Where to stay: Grasmere Lodge is tucked away in the heart of the Alps, approximately 90 minutes drive from Christchurch. The historic homestead on the working sheep station has been extended into haven for those seeking peace and pampering with the option of vast range of outdoor activities on its doorstep. Grasmere is renowned for the fine New Zealand cuisine and relaxed hospitality that earned it Harper’s Hide-away report Grand Award in 1998 and several other tourism awards since.
Getting there: Christchurch is the gateway to the Southern Alps. Drive inland or take the TranzAlpine Express, said to be one of the six best train excursions in the world.
Cost: From $600 + GST for two people per night.


Tropical North Queensland
The region boasts two world heritage listed attractions, the Great Barrier Reef and the Daintree Rainforest and provides easy access to white beaches, reef tours, snorkelling and diving as well as inland attractions in the rainforests and historic outback towns. The winter or ‘dry’ season with warm temperatures, sunshine and low rainfall and humidity begins in May and ends in October.
Where to stay: Sheraton Mirage Port Douglas is five-star luxury beachfront oasis situated directly on Four Mile Beach nestled between the Great Barrier Reef and the Daintree Rainforest. It is set in 130 hectares of tropical landscaped gardens, has championship 18-hole golf course and five acres of swimmable saltwater lagoons. The resort, included in Conde Nast Traveler’s 2002 Gold List, has number of meeting rooms and does target the conference and incentive markets, but equally provides great setting for reviving winter getaway.
Hayman on the Great Barrier Reef has won Australian Tourism’s award for best luxury accommodation for three years in row, 2000-2003, and is member of prestigious grouping, The Leading Hotels of the World. The private island resort has 244 rooms, suites, penthouses and one villa, and there is children’s activities centre.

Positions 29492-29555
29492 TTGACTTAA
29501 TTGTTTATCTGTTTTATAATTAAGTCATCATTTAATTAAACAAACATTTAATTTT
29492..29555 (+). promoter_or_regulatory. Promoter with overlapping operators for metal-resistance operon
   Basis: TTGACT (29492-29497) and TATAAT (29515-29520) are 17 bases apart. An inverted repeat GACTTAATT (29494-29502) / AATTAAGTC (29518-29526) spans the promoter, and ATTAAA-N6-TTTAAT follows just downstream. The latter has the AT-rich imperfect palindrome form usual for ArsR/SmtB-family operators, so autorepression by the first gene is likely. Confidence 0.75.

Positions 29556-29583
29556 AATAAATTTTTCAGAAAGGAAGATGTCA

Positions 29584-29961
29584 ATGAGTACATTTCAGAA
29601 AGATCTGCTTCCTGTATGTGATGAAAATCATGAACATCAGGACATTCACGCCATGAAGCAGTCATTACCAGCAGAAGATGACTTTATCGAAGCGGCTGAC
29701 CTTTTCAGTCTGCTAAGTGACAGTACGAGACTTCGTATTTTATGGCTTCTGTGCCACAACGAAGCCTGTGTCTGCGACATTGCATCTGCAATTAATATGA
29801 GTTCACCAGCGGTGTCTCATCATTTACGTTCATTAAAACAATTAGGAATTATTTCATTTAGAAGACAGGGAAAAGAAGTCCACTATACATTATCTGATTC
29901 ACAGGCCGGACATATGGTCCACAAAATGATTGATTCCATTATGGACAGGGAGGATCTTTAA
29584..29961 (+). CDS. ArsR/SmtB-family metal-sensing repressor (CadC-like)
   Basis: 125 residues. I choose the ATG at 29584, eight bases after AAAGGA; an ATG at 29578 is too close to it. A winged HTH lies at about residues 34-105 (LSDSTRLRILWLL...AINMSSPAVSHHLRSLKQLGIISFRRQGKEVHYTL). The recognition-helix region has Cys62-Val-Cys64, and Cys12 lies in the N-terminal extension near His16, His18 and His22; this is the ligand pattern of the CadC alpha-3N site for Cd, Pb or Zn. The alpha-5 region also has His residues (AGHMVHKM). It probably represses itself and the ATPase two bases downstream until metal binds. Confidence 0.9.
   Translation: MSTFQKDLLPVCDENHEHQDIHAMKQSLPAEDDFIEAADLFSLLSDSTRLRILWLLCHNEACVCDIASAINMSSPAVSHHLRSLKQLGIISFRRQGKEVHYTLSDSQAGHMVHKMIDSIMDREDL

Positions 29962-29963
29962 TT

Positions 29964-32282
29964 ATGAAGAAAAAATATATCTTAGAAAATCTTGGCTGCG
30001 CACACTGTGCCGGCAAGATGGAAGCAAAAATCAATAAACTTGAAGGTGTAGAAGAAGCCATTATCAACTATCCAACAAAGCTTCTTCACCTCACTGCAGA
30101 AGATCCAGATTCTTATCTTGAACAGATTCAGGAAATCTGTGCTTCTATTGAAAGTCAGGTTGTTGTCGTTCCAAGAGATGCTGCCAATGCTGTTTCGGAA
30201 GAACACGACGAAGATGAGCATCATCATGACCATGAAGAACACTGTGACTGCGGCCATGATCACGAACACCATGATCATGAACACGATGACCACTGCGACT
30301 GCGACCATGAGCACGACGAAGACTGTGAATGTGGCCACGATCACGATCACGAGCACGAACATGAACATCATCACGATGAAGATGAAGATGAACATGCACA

Getting there: Port Douglas, in the centre of the region, is one hour’s drive north of Cairns International Airport.
Cost: From A$619 for two people per night including buffet breakfast at Sheraton Mirage, and from A$620 per room per night at Hayman.

The Cooks are still largely unspoiled by tourism. They offer rare opportunity to holiday in tropical paradise, minus the high-rises and usual paraphernalia of tourist meccas. The entire main island of Rarotonga is only 32 kilometres in circumference and getting around is easy.
Where to stay: The 10 Takitumu Villas are Rarotonga’s newest accommodation targeting travellers seeking romantic and peaceful hideaway. Takitumu has no signage to ensure privacy. The Villas are located on the Titikaveka lagoon and white sand beach on the quiet, south side of Rarotonga Island. The lagoon is protected by living coral barrier reef providing safe swimming and snorkelling in the crystal clear waters and haven for tropical fish. The villas are self-catering (a nearby village supplies foodstuffs) but there are 25 restaurants and cafés within 20 minutes – three within strolling distance. chef can provide in-villa dining. For those wanting something more active than lolling about with good book or floating in the lagoon, there is tennis, golf, scuba diving or kayaking.
Getting there: Fly Air New Zealand to Rarotonga. Takitumu drivers meet all arrivals.
Cost: From $395 (incl taxes) for two people per night.

Fiji is so easy for New Zealanders – for busy executives or corporate couples wanting to make every minute of winter getaway count, they can leave home in the morning and be in sarong or shorts on the beach by lunchtime. And there are few holidays as relaxing – there is little pressure to leave your beach lounger for anything other than another leisurely dip or meal. For those wanting somewhere more remote, there are some stu